All we have to believe with is our senses: the tools we use to perceive the world, our sight, our touch, our memory. If they lie to us, then nothing can be trusted. And even if we do not believe, then still we cannot travel in any other way than the road our senses show us; and we must walk that road to the end.
Lange photographed this stretch of U.S. 54 in southern New Mexico while she was employed by the Farm Security Administration. During the Depression, this highway was the west-bound route taken by many families who hoped to find work in California. Upon discovering conditions no better than those they left behind, they often returned east. In “An American Exodus” (1939), published by Lange and her husband, Paul Taylor, this image is accompanied by an observation made by someone they met in the field: “They keep the road hot a goin’ and a comin’ … They’ve got roamin’ in their head.” In the vernacular terms of the moment or in the timeless terms of the photograph, this picture is clearly an invitation to travel.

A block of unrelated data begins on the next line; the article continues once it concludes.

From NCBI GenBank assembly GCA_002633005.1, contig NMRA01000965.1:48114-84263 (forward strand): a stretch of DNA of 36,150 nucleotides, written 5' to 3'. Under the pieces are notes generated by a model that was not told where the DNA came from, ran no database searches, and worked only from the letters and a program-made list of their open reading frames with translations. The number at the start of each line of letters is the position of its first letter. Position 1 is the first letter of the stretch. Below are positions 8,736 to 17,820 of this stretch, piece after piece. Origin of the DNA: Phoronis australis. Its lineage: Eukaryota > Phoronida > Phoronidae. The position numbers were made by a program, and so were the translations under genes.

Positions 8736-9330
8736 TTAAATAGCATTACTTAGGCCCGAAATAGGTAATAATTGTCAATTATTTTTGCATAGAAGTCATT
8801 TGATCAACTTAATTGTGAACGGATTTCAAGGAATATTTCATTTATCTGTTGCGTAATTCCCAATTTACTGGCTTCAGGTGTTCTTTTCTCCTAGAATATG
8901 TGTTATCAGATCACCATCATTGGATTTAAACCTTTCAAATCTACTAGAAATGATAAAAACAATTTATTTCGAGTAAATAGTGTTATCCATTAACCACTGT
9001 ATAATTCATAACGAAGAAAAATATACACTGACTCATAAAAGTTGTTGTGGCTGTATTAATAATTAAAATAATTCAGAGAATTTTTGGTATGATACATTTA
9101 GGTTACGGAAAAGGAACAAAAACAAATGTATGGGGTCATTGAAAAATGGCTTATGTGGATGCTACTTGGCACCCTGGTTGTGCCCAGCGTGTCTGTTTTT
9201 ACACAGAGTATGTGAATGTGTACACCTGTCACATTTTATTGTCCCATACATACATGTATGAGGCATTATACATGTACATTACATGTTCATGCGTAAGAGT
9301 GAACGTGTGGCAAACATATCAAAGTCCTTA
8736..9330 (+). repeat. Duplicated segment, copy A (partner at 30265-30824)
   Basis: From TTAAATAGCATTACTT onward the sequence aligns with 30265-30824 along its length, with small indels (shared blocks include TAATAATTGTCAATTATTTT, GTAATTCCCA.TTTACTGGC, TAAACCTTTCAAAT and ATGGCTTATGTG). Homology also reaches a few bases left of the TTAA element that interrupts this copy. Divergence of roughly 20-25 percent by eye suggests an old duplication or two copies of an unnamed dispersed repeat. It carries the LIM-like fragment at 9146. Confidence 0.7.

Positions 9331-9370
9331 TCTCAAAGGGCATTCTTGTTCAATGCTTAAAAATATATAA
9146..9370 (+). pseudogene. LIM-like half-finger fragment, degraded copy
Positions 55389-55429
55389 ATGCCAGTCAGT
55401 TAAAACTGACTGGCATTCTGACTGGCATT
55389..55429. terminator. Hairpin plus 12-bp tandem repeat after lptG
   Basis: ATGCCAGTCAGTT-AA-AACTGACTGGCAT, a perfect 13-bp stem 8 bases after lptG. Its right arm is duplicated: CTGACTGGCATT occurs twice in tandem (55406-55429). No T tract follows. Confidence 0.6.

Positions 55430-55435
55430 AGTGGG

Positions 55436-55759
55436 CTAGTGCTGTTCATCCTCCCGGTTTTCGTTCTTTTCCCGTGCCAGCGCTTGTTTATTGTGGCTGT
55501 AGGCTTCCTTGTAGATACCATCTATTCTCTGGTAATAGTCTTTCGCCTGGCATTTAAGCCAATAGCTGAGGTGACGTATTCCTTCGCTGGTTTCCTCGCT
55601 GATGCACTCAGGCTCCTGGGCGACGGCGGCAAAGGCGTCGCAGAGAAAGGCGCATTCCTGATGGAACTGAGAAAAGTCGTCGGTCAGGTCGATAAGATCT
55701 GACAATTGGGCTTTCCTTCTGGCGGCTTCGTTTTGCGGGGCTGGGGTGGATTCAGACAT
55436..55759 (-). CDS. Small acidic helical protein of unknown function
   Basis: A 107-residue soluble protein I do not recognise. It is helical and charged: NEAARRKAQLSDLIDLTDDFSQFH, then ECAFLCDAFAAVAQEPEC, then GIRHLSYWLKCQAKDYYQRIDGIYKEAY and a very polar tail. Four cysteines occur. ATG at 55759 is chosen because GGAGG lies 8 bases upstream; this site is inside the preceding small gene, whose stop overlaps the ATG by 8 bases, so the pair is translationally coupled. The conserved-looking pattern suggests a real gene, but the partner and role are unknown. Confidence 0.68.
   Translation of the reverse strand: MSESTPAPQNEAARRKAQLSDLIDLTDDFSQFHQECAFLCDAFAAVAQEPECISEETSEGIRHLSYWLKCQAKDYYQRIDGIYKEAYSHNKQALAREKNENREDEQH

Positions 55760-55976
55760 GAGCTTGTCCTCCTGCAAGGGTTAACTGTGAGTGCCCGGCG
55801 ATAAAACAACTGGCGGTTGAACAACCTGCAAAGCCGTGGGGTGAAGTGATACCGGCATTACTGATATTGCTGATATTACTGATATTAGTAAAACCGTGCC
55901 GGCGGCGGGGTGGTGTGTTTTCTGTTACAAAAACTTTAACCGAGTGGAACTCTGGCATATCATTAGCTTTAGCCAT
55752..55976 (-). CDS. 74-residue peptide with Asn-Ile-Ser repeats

U.S. 285, New Mexico,1955 by Robert Frank [also]
Frank asked Jack Kerouac to write the introduction to “The Americans.” Of this photograph, Kerouac wrote: “Long shot of night road arrowing forlorn into immensities and flat of impossible-to-believe America in New Mexico under the prisoner’s moon.”